Ultimately, these results perhaps most acutely resonate with the etymology of Liz’s moniker - ‘Grouper’ as in member of a Fourth Way commune, The Group, which was inspired by the philosophy of George Gurdjieff, whose mystic meditations surely linger in the magick of Grid Of Points.
Master of minimalist ambient house subtlety, Matt Karmil pivots his 4th album on Smalltown Supersound, which feels like an appropriate stable for the ambient-pop-wise turns of phrase and frayed feels in Will. Where Karmil’s preceding album and 12” with Idle Hands found him at the edge of the ‘floor, this album’s drowsy zig-zag between rustling ambient textures and purring minimal house is for the walk home from the club, or the morning after...
“Karmil’s fourth album, Will, is released on the Norwegian Smalltown Supersound label – the home of Lindstrøm among others. Even more than before Matt has managed to combine his love of the graceful forward motion of minimal techno beats with the deeply granular textures and meditative chambers of reverb and delay. Mastered by the careful hand of Rashad Becker at the legendary Dubplates & Mastering plant, this driverless vehicle takes bumps and curves with ease, but passes through enough scuzzy neighbourhoods to make the journey more memorable.
Before you get to the long ambient closing track, ‘Maffé’, Will contains its share of muted bangers like ‘Morals’ and ‘Can’t Find It (The House Sound)’. While these would vibrate well on the dancefloor, the experience for Matt is primarily a private domestic one. ‘I like to try to create a room to visit, and while it's nice to have details and look out the window occasionally, the fundamental is the room/environment itself – my personal enjoyment of music away from the club is often centred around long form and ambient works.’”
Discrepant delve into the rich history of Crète with Tasos Stamou’s hypnagogically impressionistic mesh of field recordings with processed samples of old records and tapes he picked up over three years of research and visits to the Greek island. The results feel ancient yet somehow modern, accreting (pardon the pun) a texturally fascinating deep topographical reading of local history and tradition
“About the artist: Tasos Stamou is an electroacoustic music composer, performer, alternative music technologist and tutor. During a decade of sound performances and recordings Tasos Stamou developed a unique style of live electroacoustic composition. Long and continuous pieces are created live using a “portable electroacoustic music studio”. His gear consists of acoustic (prepared strings, reeds, objects) and electronic instruments (handmade electronics, modular synthesizer systems soft synths). Based on sustained tonal textures and free improvised instrumental solos, his live compositions create a particular and unique atmosphere of ritual noise. He has collaborated in recording and performing projects with a wide range of free improvisers and sound experimentalists (Adam Bohman, Steve Beresford, Sharon Gal, Alan Wilkinson, London Improvisers Orchestra, Mike Cooper, Andrea Parkins, Kuupuu & Lau Nau, Terry Day, Adachi Tomomi, Ignaz Schick, Magda Mayas, Arma Agharta, Thodoris Ziarkas, etc.).”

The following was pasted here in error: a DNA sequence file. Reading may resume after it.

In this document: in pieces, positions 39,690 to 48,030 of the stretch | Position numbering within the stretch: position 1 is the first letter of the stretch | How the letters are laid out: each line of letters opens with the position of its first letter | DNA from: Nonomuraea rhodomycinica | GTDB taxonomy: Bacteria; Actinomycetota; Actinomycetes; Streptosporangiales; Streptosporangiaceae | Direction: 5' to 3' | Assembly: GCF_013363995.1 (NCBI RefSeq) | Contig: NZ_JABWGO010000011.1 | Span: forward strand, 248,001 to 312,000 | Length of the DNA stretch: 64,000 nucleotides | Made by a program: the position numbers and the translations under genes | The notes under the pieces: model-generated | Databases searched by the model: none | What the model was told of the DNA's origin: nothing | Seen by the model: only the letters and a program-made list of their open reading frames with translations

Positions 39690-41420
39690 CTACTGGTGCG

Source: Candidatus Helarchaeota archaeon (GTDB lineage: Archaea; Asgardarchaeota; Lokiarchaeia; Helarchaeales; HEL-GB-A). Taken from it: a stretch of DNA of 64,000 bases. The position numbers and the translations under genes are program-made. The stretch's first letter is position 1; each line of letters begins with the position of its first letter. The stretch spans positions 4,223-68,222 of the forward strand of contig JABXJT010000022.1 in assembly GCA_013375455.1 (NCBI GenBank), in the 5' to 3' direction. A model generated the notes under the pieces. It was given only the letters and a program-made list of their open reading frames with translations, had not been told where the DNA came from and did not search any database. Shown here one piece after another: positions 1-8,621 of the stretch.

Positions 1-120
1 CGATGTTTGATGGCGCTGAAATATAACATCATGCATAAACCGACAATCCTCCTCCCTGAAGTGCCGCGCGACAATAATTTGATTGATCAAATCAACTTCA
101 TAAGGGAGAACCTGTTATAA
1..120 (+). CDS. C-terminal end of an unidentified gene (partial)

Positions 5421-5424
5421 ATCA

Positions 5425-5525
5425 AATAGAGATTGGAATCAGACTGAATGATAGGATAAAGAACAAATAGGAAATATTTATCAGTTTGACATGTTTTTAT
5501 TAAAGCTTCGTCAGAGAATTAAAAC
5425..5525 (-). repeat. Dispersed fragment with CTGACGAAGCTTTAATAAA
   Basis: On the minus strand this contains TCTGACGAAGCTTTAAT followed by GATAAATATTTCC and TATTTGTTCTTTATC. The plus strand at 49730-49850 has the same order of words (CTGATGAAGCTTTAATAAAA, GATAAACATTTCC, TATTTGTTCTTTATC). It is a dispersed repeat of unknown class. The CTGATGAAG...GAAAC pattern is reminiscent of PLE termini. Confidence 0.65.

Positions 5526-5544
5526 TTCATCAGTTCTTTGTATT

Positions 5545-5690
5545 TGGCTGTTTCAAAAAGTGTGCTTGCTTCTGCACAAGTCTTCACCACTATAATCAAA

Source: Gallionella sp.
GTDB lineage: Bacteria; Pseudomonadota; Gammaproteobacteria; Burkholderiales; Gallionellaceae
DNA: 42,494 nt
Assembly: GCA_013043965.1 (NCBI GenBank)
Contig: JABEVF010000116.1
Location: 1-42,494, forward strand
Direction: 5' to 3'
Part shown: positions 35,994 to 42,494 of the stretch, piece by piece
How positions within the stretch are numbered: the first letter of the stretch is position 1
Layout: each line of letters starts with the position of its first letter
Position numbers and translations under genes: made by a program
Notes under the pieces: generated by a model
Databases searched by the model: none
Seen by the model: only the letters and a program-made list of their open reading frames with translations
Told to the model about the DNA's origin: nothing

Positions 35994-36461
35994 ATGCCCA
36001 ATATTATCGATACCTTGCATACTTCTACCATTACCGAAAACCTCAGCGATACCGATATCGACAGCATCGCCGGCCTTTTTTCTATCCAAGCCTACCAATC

Jonny Greenwood presents an elegantly poised OST for Paul Thomas Anderson’s ‘Phantom Thread’, performed by The Royal Philharmonic Orchestra, the London Contemporary Orchestra, and an ensemble including himself and Oliver Coates, among others
“With Phantom Thread, Oscar-nominated filmmaker Paul Thomas Anderson paints an illuminating portrait both of an artist on a creative journey and the women who keep his world running. Phantom Thread is Anderson’s eighth movie, and his second collaboration with Daniel Day-Lewis. The film’s soundtrack includes eighteen compositions by Greenwood. It was recorded in London with a sixty-member string orchestra conducted by Robert Ziegler and is featured more prominently in the film than any of Greenwood’s scores have been before. In addition to the Academy Award nomination, the Phantom Thread soundtrack is up for a BAFTA and was nominated for a Golden Globe. Its many other accolades to date include Best Score prizes from film critics’ associations in Boston, Chicago, Los Angeles, Phoenix, San Francisco, Seattle, and St. Louis.;
The composer spoke to Variety about the process of creating a score that reflected the film’s romance and glamour: “We talked a lot about ’50s music, what was popularly heard then as well as what was being written and recorded. Nelson Riddle and Glenn Gould’s Bach recordings were the main references. I was interested in the kind of jazz records that toyed with incorporating big string sections; Ben Webster made some good ones.” Greenwood continues, “The smaller groups, and solo players, work like close-ups [and] not necessarily to accompany [a] visual, but rather, to focus your attention on and make you feel directly engaged with the characters. The bigger orchestral things often worked best for drawing you back to see the bigger situation.”
Anderson and Greenwood’s previous collaborations include the soundtrack for Academy Award–winning There Will Be Blood (2007), The Master (2012), and Inherent Vice (2014), all released by Nonesuch. Indiewire says of their collaboration: “Paul Thomas Anderson fans are well accustomed to how instrumental Jonny Greenwood’s music is to the auteur’s body of work. Whether it’s the foreboding strings in There Will Be Blood or the discordant percussion in The Master, Greenwood’s original scores expertly capture Anderson’s tones. This fact is especially true in Phantom Thread, which marks the fourth collaboration between Anderson and Greenwood.”